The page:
When the COVID-19 pandemic began in the U.S., and states issued stay-at-home orders, many people vowed to use their time at home positively, learning new skills, virtually volunteering, and getting into shape. Now, more than a year into the pandemic, many of those plans to better ourselves have fallen by the wayside, and people have developed less healthy habits in response to sustained stress and uncertainty.
These pandemic bad habits are having a significant effect on mental and physical wellness, according to the Stress in AmericaTM poll recently released by the American Psychological Association (APA). The poll highlighted the increase in several unhealthy coping behaviors, including a rise in the number of people reporting undesired weight gain or loss, increased use of alcohol, and disrupted sleeping patterns.
Of the adults who responded to the poll, 42% said they had gained weight. And the average weight gain was significant—29 pounds. Of the respondents who reported gaining weight, 50% said they had gained even more than the average, with a weight gain of more than 50 pounds.
Stress related to the pandemic has also significantly affected how much alcohol people are consuming. Approximately 23% of the people polled by the APA said they were drinking more alcohol to cope with stress. A RAND Corporation study found alcohol use by women was increasing even more than use by men. Data gathered in the study showed that women had increased their days of heavy drinking (four or more drinks on one occasion) 41% compared to before the start of the pandemic.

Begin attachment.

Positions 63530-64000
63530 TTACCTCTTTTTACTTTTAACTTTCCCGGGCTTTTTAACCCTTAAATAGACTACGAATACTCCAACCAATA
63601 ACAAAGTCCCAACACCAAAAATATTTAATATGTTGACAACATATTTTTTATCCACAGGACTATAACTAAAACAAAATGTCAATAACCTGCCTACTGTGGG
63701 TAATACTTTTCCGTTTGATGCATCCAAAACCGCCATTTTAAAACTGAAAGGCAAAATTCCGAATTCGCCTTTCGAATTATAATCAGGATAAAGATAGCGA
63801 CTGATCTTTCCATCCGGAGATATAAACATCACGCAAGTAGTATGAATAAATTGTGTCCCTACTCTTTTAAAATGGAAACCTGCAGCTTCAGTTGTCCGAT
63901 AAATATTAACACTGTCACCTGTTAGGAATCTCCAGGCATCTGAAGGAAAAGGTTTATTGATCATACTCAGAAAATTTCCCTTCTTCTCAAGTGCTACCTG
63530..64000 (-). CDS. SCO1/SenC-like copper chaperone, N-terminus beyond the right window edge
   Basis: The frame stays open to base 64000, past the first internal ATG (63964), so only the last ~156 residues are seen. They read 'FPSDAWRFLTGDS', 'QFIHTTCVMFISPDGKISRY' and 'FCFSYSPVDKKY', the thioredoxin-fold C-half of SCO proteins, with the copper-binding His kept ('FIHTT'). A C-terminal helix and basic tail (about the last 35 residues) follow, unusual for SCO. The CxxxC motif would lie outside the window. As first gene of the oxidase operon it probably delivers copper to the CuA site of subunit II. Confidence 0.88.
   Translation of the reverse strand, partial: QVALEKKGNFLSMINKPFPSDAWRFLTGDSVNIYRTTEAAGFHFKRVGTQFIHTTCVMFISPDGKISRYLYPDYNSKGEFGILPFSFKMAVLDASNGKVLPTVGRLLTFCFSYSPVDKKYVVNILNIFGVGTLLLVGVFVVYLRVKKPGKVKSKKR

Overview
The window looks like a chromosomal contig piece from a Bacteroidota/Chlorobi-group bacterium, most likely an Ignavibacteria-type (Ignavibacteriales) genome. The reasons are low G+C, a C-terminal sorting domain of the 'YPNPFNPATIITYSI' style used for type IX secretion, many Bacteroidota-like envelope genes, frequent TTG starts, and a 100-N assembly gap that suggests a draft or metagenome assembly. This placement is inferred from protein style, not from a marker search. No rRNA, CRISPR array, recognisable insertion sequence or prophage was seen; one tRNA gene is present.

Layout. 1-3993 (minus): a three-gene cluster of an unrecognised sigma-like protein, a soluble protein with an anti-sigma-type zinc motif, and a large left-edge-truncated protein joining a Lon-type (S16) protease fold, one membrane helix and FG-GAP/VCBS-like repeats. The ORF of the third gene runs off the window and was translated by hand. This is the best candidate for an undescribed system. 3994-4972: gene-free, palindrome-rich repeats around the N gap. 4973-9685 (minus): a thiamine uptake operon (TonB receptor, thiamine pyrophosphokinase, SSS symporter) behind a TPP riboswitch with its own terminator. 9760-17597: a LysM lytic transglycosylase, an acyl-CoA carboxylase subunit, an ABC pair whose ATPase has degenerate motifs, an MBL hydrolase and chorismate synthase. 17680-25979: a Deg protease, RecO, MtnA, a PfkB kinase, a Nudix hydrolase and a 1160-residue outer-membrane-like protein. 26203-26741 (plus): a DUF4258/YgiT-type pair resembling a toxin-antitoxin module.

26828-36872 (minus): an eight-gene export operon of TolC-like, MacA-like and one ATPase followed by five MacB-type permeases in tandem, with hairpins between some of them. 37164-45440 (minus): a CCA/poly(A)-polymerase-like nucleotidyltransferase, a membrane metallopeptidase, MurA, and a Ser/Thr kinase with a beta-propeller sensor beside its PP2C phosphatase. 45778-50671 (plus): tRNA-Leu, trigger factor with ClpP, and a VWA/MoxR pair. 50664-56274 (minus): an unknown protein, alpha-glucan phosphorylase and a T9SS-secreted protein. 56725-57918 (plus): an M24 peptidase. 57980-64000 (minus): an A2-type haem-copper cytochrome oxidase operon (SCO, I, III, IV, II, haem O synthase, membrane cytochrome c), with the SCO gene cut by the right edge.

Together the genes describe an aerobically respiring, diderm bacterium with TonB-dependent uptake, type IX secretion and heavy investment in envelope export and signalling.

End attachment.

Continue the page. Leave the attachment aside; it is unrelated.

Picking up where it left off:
Sleep has been negatively affected by the pandemic. In the APA poll, 67% of respondents said they were sleeping less or more than desired, potential signs of anxiety and depression. A national BlueCross BlueShield survey also found several unhealthy habits on the rise during the pandemic, including:
- 23% increase in alcohol consumption at home
- 19% increase in smoking and 15% increase in vaping
- 13% increase in nonmedical drug use
The pandemic also reduced the amount of time many people spent on healthy behaviors like exercise. One international survey found that the average amount of time people spent taking part in physical activity dropped from 108 to 72 minutes per week, while time spent sitting increased from 5 to 8 hours per day.
Strategies to help you rebuild healthy habits
It usually takes about two months to build or rebuild a habit, so don’t get frustrated if your behavior change takes some time. These strategies will help you start to revamp your habits and stick with healthy behaviors for the long term.
Think about why you’re doing what you’re doing. Once a behavior becomes a habit, we do it without stopping to think about what we’re doing or why. To break the habit, before you pour a glass of wine or fill a bowl with chips, consciously stop and consider what’s motivating you. Are you eating comfort food because you’re stressed or using it as a reward? Are you drinking to numb feelings of anxiety or sorrow or quiet a busy mind? Are you skipping exercise because you’re overwhelmed or facing more demands on your time from family and work?
Don’t try to reset all your behaviors at once. Start by choosing one behavior, like eating meals on the couch while watching TV or videos, and pick one small action that will move the behavior in a healthier direction. You could make a point of eating at the table at least three evenings a week, for example.
Be intentional. Working from home has led many people to develop unhealthy habits, including regularly working extra hours because there’s no clear end to the workday, and not taking breaks to eat lunch or take a walk. You can counter this blurring of the line between work and home and the stress it causes by intentionally developing and following a routine. Set a regular start and stop time for your workday. Take a half-hour away from your computer to enjoy lunch. Schedule short breaks to get moving by taking a short walk or doing some stretches.
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